Chiang Rai’s Deep Countryside

After another day cruising around the city, exploring the tribal market and heading further out of town to hang out in a more local area we decided that that evening we would stay in the hills at a Kamu hill-tribe village.  Recommended to us, it sounded like an ideal few days break in the remote country for the last time before we headed towards home.  We arranged it and booked through the “River Lodge” as their sister hostel we set off, directions in hand and a small bag with what we would need for 2 days.  It quickly became apparent that the directions we were given by the hostel were wrong and we had driven on the wrong side of the river.  Using a poor map from the tourist information that gives little detail we aimed towards a crossing that simply didn’t exist.  We drove through and stopped in a Kamu village, where everyone dressed normally and nothing seemed any different.  We passed an elephant-riding centre where I watched an elephant pull at its chains as Laura asked for directions.  They swayed unhappily much to my dismay and with the new appreciation I had for elephants.  The road had disappeared and the rough mud made us unsure whether we should push on.  We headed back 30 minutes and reached the village that we were sat in before trying to decide the direction.  We asked for directions again, but no one seemed to know where the bridge was to cross the river and everyone was giving conflicting advice.  The scenery and ride was beautiful, as we wound up and down hills, each with a unique view of our surroundings.  Yet when you battle for 2 hours to try and find somewhere it is hard to remain impartial and patient.

After asking numerous people we ended up going a slightly different direction and then were finally directed to the bridge!  We were back on track.  We curved around the high walls of the grey prison and followed the river gratefully on our right hand side this time, following the same path on the other bank and now driving through what we had witnessed a few hours before hand.  The route became more difficult as we branched off the main road and soon became so steep that the bike would not carry both of us.  Such steep roads and changes of gear I was concerned would drain our fuel.  Often we were wailing up the road at 5mph and despite going so slowly I had to focus hard to avoid getting caught in ruts that would send us flying.  The fuel gauge would show nothing and then return to half a tank.  As we had now been driving into the country deeper and deeper for 3 hours now, a petrol station was not likely and being caught out was likely.  Luckily the weather was glorious however and made the country smell more intense and the shade of the trees more welcome.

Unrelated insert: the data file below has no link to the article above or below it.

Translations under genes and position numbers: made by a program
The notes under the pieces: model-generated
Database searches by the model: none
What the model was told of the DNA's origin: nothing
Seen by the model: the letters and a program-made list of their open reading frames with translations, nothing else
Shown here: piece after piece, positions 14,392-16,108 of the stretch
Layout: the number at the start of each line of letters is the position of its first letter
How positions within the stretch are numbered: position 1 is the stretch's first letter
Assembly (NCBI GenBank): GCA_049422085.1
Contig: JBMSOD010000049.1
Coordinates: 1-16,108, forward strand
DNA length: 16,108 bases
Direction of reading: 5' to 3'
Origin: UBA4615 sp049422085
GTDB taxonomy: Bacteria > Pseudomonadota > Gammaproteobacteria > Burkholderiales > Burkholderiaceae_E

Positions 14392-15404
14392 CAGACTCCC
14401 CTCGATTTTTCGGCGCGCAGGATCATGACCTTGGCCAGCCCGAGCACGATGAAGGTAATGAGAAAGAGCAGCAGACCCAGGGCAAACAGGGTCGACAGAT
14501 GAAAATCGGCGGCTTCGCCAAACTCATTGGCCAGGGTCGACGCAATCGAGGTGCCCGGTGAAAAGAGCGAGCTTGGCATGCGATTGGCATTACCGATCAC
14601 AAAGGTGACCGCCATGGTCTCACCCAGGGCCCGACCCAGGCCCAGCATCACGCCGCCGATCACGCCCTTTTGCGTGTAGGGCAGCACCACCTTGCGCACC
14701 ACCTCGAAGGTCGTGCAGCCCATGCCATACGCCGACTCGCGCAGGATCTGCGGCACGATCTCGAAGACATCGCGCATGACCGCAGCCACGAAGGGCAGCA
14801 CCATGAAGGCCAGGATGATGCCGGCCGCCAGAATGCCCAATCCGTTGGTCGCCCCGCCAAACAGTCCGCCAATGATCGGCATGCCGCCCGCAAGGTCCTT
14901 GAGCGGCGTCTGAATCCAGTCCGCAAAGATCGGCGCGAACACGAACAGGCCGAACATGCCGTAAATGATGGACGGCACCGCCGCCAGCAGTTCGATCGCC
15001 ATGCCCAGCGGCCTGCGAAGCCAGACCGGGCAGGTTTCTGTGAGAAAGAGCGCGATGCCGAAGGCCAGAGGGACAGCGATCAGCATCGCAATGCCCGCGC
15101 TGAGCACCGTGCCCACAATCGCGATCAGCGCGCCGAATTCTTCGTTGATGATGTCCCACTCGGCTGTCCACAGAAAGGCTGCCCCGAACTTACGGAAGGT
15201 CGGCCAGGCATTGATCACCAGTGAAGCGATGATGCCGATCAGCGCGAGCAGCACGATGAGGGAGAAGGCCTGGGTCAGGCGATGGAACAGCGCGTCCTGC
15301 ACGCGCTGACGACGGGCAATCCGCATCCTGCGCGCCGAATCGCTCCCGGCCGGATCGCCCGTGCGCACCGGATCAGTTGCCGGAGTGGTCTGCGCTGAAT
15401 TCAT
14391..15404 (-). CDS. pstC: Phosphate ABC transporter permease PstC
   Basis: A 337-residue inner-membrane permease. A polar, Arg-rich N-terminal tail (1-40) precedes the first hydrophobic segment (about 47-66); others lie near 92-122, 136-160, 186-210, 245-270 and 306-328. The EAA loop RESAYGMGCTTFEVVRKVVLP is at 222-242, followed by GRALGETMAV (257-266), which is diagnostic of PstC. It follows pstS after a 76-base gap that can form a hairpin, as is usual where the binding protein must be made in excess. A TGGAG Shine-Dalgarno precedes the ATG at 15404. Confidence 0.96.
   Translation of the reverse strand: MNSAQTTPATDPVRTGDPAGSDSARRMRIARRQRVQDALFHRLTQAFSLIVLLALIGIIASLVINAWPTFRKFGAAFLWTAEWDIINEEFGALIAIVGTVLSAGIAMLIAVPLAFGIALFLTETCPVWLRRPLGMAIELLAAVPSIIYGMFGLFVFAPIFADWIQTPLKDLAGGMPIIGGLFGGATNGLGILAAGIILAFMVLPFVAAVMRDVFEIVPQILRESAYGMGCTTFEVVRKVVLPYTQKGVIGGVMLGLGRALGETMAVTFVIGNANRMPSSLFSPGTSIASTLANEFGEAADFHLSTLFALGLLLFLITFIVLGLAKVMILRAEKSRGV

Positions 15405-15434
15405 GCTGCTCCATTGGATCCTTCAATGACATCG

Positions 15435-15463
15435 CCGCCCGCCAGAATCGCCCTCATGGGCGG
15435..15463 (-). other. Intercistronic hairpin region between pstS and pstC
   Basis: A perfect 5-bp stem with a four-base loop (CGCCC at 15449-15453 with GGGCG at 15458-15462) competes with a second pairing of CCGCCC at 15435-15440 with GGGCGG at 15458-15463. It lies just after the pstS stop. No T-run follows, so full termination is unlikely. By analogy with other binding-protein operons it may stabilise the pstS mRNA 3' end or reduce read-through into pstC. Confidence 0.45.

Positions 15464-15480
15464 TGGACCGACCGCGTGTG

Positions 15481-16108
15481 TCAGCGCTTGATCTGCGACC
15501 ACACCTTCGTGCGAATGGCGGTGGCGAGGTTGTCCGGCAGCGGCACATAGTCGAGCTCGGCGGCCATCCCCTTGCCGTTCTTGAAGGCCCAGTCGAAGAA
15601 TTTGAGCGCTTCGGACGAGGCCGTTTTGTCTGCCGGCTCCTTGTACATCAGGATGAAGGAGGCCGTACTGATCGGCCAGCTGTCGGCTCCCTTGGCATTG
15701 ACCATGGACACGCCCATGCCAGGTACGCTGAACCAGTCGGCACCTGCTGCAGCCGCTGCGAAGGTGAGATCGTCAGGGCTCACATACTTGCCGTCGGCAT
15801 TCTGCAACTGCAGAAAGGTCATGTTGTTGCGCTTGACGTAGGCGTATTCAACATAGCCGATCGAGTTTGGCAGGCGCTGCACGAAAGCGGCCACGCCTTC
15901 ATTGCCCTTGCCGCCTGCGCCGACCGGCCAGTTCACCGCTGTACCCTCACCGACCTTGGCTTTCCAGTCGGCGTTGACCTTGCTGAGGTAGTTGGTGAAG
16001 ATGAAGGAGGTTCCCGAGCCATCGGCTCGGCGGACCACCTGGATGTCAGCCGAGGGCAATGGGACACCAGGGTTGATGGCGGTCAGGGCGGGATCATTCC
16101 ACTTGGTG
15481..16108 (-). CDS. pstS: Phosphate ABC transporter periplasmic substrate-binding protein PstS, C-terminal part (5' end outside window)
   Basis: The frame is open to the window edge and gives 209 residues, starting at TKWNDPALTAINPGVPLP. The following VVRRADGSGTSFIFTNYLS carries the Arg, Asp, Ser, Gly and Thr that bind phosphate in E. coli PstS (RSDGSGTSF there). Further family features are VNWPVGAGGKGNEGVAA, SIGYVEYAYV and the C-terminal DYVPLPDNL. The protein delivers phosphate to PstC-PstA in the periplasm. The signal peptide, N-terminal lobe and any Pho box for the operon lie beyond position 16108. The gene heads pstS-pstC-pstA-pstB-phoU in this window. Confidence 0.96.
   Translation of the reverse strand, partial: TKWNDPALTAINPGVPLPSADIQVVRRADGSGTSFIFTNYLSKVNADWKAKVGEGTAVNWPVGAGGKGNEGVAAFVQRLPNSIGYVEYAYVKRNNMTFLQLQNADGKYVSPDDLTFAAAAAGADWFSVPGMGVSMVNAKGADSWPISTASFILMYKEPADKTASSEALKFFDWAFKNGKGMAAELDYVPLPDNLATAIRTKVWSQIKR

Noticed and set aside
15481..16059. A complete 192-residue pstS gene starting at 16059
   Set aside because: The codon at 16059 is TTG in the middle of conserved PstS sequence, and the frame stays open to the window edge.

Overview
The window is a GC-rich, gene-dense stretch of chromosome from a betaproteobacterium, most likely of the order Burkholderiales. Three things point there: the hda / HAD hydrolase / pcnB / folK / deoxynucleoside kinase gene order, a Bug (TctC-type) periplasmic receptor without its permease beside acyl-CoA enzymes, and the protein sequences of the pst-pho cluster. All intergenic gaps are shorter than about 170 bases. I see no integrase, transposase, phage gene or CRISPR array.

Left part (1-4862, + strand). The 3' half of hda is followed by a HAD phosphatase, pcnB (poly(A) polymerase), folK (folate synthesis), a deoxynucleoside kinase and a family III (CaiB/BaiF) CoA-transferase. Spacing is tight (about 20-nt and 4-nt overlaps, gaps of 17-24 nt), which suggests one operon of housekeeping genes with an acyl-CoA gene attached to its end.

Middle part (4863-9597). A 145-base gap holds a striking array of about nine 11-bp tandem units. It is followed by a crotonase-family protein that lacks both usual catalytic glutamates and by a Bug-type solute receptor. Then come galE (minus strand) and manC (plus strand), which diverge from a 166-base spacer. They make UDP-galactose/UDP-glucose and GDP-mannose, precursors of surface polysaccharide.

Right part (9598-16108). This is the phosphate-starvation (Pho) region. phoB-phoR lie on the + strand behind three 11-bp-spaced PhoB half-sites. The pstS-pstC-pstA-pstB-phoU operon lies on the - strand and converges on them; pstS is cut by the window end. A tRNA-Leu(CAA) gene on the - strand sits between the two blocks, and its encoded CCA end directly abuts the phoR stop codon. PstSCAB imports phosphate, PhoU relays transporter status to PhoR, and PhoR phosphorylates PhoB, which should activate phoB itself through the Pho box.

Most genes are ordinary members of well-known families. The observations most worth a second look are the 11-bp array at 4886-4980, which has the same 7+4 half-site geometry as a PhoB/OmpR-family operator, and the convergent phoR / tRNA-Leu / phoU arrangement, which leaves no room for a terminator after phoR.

Rice paddies on impossible slopes glowed green and glimpses of rural life through holes in the tree line came and went as I struggled to minimise fuel consumption.  We climbed the last hill separately as it was a 50 degree incline and I finally skidded to a stop and took off my sweatbox helmet with everyone staring at us looking very confused.  After 4 conversations and arrangements being made the people had no idea we were coming and the price was suddenly a lot different.  The cheapest rooms suddenly didn’t come with a fan either.  The scene was ridiculous as no one was helping just staring at each other, then looking at us pointing to a list of rooms.  After finally getting the staff to call the owner and stupid negotiations that should have been necessary at that point we decided to leave and not stay there at all.  We asked for directions to the waterfall that was close to the hostel however and left our bike there in disbelief at the situation.